Prague may not have the scale of services offered by the larger competitors, but it could win the nod for charm. Its Old City is one of the gems of the world.
    Rio de Janeiro has increased its chances for a successful 2016 bid with the staging of the 2007 Pan American Games. (ATR)  

    Baku is located on the Caspian Sea, a plus. But for years the claim to fame for Azerbaijan has been the oil and gas fields that are the country’s prime natural resource. Athletes and officials who attended the wrestling world championships last year have given the city mixed reviews as a place to visit.

    Bid Operation: Leadership, strategy and public relations.

    Chicago, Doha, Madrid, Tokyo and Rio de Janeiro have launched their bids on firm footings with clear statements of support from relevant governments. Strong leaders are in place for each of these bids and these four have also established communication teams to deliver their message. Prague is a city-led bid which does not appear to have garnered unequivocal support from government and the public. Baku is bidding with the backing of the national government.

    A possible risk for Doha is the proposal to schedule the Games in the last two weeks of October to avoid summer heat. Some broadcasters may not care for the timing, which could drive down rights fees. Athletes will have to adjust their schedules, while NBA basketball players may not be available because their season starts at the same time as the Games.
    Tokyo will develop this site along Tokyo Bay for an Olympic Stadium. (ATR)  

    Games Cost and Finance: The bill for operating the Olympics and the infrastructure needed, unusual finance risks. Higher scores indicate lower costs.

    Prague will spend the most on infrastructure in the lead up to a 2016 Olympics, more than $27 billion on various transport projects. Another $1.5 billion is planned for venues.

    Doha and Tokyo come in next with have the largest budgets for venues and infrastructure, in the neighborhood of $10 billion. For both cities, most of the money goes into transportation projects. For Tokyo, $2.1 billion is planned for venues, half of that for an Olympic Stadium.

    Rio de Janeiro lists $2.4 billion in transport spending ahead of 2016, a figure that does not include airport upgrades. The budget of $507 million for venues is lowest of the 2016 field.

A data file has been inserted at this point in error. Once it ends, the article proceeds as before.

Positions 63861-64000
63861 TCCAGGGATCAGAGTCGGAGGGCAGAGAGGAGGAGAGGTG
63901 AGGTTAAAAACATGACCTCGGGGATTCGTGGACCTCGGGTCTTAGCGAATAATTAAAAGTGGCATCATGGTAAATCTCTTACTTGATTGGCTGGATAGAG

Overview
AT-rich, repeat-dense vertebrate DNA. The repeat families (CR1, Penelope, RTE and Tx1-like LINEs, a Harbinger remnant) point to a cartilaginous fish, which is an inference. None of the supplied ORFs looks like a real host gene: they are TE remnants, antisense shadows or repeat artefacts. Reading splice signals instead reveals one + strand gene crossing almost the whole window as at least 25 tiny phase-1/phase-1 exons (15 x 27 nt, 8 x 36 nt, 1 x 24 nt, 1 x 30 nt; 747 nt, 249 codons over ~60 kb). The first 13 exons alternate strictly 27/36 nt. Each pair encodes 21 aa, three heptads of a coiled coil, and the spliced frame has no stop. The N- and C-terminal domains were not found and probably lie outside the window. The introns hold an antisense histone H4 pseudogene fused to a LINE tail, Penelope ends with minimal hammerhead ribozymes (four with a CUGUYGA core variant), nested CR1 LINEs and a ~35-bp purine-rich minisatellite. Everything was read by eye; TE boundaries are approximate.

Chicago will spend about $800 million on venues, while $2.7 billion of transport projects are planned, regardless of the Olympics.

    Madrid infrastructure is billed at $8.6 billion, with just $24 million labeled for Olympic-specific projects. $1.4 billion is planned for Olympic venues.

    Baku plans $4 billion in infrastructure development between now and 2016 to improve transportation, from streets, to metro and airport. Another $1 billion is planned to construct venues.

    Last Games in the Country: Years since last summer or winter Olympics. Higher the score, the longer the games. Some credit could be given for recent Olympic bids.
    Madrid has the experience of bidding for the 2012 Olympics as well as host of major international sports events. (Getty Images)  

    Baku, Doha, Prague and Rio de Janeiro have never hosted the Games, which gives them the highest scores in this category. Chicago and Madrid have middling scores, as both the U.S. and Spain are past Olympic hosts. Tokyo is aiming to host its second Games.

    Legacy: Impact of the Olympics in a city; sustainable venues.

    Clearly for both Baku and Prague, the development of new venues for the Olympics would leave a decided legacy, as neither has the facilities enjoyed by their rivals. Baku hopes to transform oil fields into a new Olympic Park with a nearby Olympic Village which would provide much needed housing for Azeri citizens.

    Rio de Janeiro plans a new Olympic Park that could become a training center for elite athletes across South America.

    Chicago plans some new venues, such as an aquatic center, that would deliver legacy.  It is also planning an Olympic Stadium that would shrink to a fraction of its size after the Games as a legacy for a city neighborhood.

    Doha -- with many venues in place from the 2006 Asian Games -- plans to use the Games to build up its transport infrastructure.

    Madrid will develop new venues under its plan for the Games and reclaim abandoned areas of Madrid for parks and housing.

    Tokyo would deliver new venues for the 21st century at the same time it employs a number of iconic venues from the 1964 Games. But a $300 million rowing course planned for the venue cluster on the shore of Tokyo Bay may raise eyebrows.